I presume it will he taken for granted that there was no suffering in the world previously to the introduction of sin: suffering is an imperfection in nature; and a creature, in a state of suffering, is imperfect because a miserable creature. If an intelligent creature be found in a state of suffering, and of suffering evidently proceeding from the abuse of its powers; it necessarily supposes that such creature has offended God, and that its sufferings are the consequence of its offense, whether springing immediately from the crime itself, or whether inflicted by Divine justice as a punishment for that crime. As sufferings in the animal being are the consequence of derangement or disease in the bodily organs, they argue a state of mortality; and experience shows that they are the predisposing causes of death and dissolution. Derangement and disease, by which the regular performance of natural functions is prevented, and the destruction of those functions ultimately effected, never could have existed in animal beings, as they proceeded from the hand of an all-perfect and intelligent Creator. They are, therefore, something that has taken place since creation; and are demonstrably contrary to the order, perfection, and harmony of that creation; and consequently did not spring from God. As it would be unkind, if not unjust, to bring innumerable multitudes of innocent beings into a state of suffering or wretchedness; hence the sufferings that are in the world, must have arisen from the offenses of the sufferers. Now, if sin have produced suffering, is it possible that suffering can destroy sin? We may answer this question by asking another: Is it possible that the stream produced from a fountain can destroy the fountain from which it springs?
Or, is it possible that any effect can destroy the cause of which it is an effect? Reason has already decided these questions in the negative. Ergo, suffering, which is the effect of sin, cannot possibly destroy that sin of which it is the effect. To suppose the contrary, is to suppose the grossest absurdity that can possibly disgrace the understanding of man.
Whether these sufferings be such as spring necessarily out of the present constitution of nature; and the morbid alterations to which the constitution of the human body is liable from morbidly increased or decreased action: or whether they spring, in part, from a voluntary assumption of a greater share of natural evil than ordinarily falls to the lot of the individual, the case is not altered; still they are the offspring and fruit of sin; and, as its effects, they cannot destroy the cause that gave them birth.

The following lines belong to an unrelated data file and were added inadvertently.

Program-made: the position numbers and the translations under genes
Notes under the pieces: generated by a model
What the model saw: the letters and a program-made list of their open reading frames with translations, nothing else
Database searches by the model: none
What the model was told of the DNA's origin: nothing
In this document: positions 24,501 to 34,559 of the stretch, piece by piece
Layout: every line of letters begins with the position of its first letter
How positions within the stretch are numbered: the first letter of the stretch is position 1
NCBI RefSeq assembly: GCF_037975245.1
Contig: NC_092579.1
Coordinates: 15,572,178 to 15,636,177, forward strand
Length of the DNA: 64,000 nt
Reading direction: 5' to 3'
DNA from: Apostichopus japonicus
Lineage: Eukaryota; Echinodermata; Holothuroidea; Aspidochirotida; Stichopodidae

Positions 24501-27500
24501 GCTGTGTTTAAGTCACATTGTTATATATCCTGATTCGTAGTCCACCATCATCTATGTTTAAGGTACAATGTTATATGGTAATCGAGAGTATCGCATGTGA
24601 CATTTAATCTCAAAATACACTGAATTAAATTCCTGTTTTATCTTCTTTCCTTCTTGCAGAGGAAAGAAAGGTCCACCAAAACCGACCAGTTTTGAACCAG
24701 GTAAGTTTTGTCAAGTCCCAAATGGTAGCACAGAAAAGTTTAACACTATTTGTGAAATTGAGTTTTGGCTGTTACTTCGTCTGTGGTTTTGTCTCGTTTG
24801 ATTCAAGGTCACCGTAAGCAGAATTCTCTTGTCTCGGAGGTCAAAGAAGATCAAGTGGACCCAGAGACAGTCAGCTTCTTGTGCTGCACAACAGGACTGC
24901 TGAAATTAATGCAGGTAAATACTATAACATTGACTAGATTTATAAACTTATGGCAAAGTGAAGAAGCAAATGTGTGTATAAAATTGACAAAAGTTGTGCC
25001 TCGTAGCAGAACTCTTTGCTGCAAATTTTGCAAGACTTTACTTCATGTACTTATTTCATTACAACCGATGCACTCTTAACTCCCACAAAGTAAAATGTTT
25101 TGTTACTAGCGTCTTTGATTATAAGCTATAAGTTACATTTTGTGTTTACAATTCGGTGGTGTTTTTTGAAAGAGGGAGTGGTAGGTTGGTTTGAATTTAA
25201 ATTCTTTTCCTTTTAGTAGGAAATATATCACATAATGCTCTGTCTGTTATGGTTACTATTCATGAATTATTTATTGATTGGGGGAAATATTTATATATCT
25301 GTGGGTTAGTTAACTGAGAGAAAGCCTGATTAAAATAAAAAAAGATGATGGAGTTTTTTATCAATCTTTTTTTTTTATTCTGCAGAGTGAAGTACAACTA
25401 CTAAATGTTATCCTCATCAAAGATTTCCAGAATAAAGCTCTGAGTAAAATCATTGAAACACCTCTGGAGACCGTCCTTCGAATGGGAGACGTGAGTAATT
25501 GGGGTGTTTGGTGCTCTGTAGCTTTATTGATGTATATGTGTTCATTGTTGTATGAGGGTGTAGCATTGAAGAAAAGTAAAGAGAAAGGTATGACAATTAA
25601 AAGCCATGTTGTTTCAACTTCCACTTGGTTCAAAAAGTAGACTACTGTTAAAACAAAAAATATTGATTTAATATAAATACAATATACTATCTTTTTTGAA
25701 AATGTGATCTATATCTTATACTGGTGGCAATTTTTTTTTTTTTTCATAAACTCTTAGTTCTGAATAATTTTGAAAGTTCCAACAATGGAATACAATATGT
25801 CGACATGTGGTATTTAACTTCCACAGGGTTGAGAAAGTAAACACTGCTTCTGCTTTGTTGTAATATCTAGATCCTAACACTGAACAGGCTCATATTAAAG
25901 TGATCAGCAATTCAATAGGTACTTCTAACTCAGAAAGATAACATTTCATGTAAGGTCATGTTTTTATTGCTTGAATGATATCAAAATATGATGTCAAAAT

It is essential, in the nature of all effects, to depend on their causes; they have neither being nor operation but what they derive from those causes; and, in respect to their causes, they are absolutely passive. The cause may exist without the effect; but the effect cannot subsist without the cause: to act against its cause is impossible, because it has no independent being, nor operation; by it, therefore, the being or state of the cause can never be affected. Just so sufferings, whether voluntary or involuntary, cannot affect the being or nature of sin, from which they proceed. And, could we for a moment entertain the absurdity, that they could atone for, correct, or destroy the cause that gave them being, then we must conceive an effect wholly dependent on its cause for its being, rise up against that cause, destroy it, and yet still continue to be an effect, when its cause is no more!
The sun, at a particular angle, by shining against a pyramid, projects a shadow, according to that angle, and the height of the pyramid. The shadow, therefore, is the effect of the interception of the sun’s rays, by the mass of the pyramid. Can any man suppose that this shadow would continue well defined, and discernible, though the pyramid were annihilated, and the sun extinct? — No. For the effect would necessarily perish with its cause. So, sin and suffering; the latter springs from the former: sin cannot destroy suffering, which is its necessary effect; and suffering cannot destroy sin which is its producing cause: Ergo, salvation by suffering is absurd, contradictory, and impossible.
III. Penal sufferings, in a future state, are supposed by many to be sufficiently efficacious to purge the soul from the moral stains contracted in this life; and to make an atonement for the offenses committed in time.
This system is liable to all the objections urged against the preceding, and to several others peculiar to itself: for, if there had not been sin, there had not been punishment. Penal sufferings, inflicted by Divine justice, are the desert of the crimes which require justice to inflict such punishments. If the sufferings inflicted by this Divine justice be supposed to be capable of annihilating the cause for which they are inflicted; if they annihilate the cause, they must be greater than that cause, and consequently unjust; because, in that case, the punishment would be greater than the offense.
Such penal inflictions could not proceed from a righteous God.
But the ground of this system is absurd: we have no evidence from Scripture or reason, that there are any emendatory punishments in the eternal world.